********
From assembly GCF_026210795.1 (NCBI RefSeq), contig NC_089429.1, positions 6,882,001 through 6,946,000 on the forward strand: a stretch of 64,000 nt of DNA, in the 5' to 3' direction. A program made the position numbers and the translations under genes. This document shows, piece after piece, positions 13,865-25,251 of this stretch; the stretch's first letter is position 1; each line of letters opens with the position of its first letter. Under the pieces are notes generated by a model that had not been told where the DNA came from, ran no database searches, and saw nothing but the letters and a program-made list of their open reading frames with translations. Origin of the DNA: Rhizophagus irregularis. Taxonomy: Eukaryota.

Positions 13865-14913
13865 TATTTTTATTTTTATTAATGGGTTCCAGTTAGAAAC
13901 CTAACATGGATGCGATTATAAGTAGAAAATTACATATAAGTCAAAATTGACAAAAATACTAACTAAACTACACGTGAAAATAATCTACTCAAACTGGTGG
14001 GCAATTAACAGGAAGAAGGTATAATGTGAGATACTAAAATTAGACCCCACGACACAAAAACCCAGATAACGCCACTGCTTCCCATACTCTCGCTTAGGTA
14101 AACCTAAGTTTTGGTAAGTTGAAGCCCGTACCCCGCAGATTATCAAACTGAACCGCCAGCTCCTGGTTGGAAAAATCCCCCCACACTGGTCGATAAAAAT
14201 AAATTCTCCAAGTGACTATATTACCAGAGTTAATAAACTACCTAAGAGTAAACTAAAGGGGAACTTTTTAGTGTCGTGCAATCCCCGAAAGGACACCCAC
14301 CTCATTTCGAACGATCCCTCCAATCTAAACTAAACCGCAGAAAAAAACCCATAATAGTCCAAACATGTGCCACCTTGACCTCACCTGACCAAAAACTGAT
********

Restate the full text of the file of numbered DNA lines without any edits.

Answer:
From assembly GCF_026210795.1 (NCBI RefSeq), contig NC_089429.1, positions 6,882,001 through 6,946,000 on the forward strand: a stretch of 64,000 nt of DNA, in the 5' to 3' direction. A program made the position numbers and the translations under genes. This document shows, piece after piece, positions 13,865-25,251 of this stretch; the stretch's first letter is position 1; each line of letters opens with the position of its first letter. Under the pieces are notes generated by a model that had not been told where the DNA came from, ran no database searches, and saw nothing but the letters and a program-made list of their open reading frames with translations. Origin of the DNA: Rhizophagus irregularis. Taxonomy: Eukaryota.

Positions 13865-14913
13865 TATTTTTATTTTTATTAATGGGTTCCAGTTAGAAAC
13901 CTAACATGGATGCGATTATAAGTAGAAAATTACATATAAGTCAAAATTGACAAAAATACTAACTAAACTACACGTGAAAATAATCTACTCAAACTGGTGG
14001 GCAATTAACAGGAAGAAGGTATAATGTGAGATACTAAAATTAGACCCCACGACACAAAAACCCAGATAACGCCACTGCTTCCCATACTCTCGCTTAGGTA
14101 AACCTAAGTTTTGGTAAGTTGAAGCCCGTACCCCGCAGATTATCAAACTGAACCGCCAGCTCCTGGTTGGAAAAATCCCCCCACACTGGTCGATAAAAAT
14201 AAATTCTCCAAGTGACTATATTACCAGAGTTAATAAACTACCTAAGAGTAAACTAAAGGGGAACTTTTTAGTGTCGTGCAATCCCCGAAAGGACACCCAC
14301 CTCATTTCGAACGATCCCTCCAATCTAAACTAAACCGCAGAAAAAAACCCATAATAGTCCAAACATGTGCCACCTTGACCTCACCTGACCAAAAACTGAT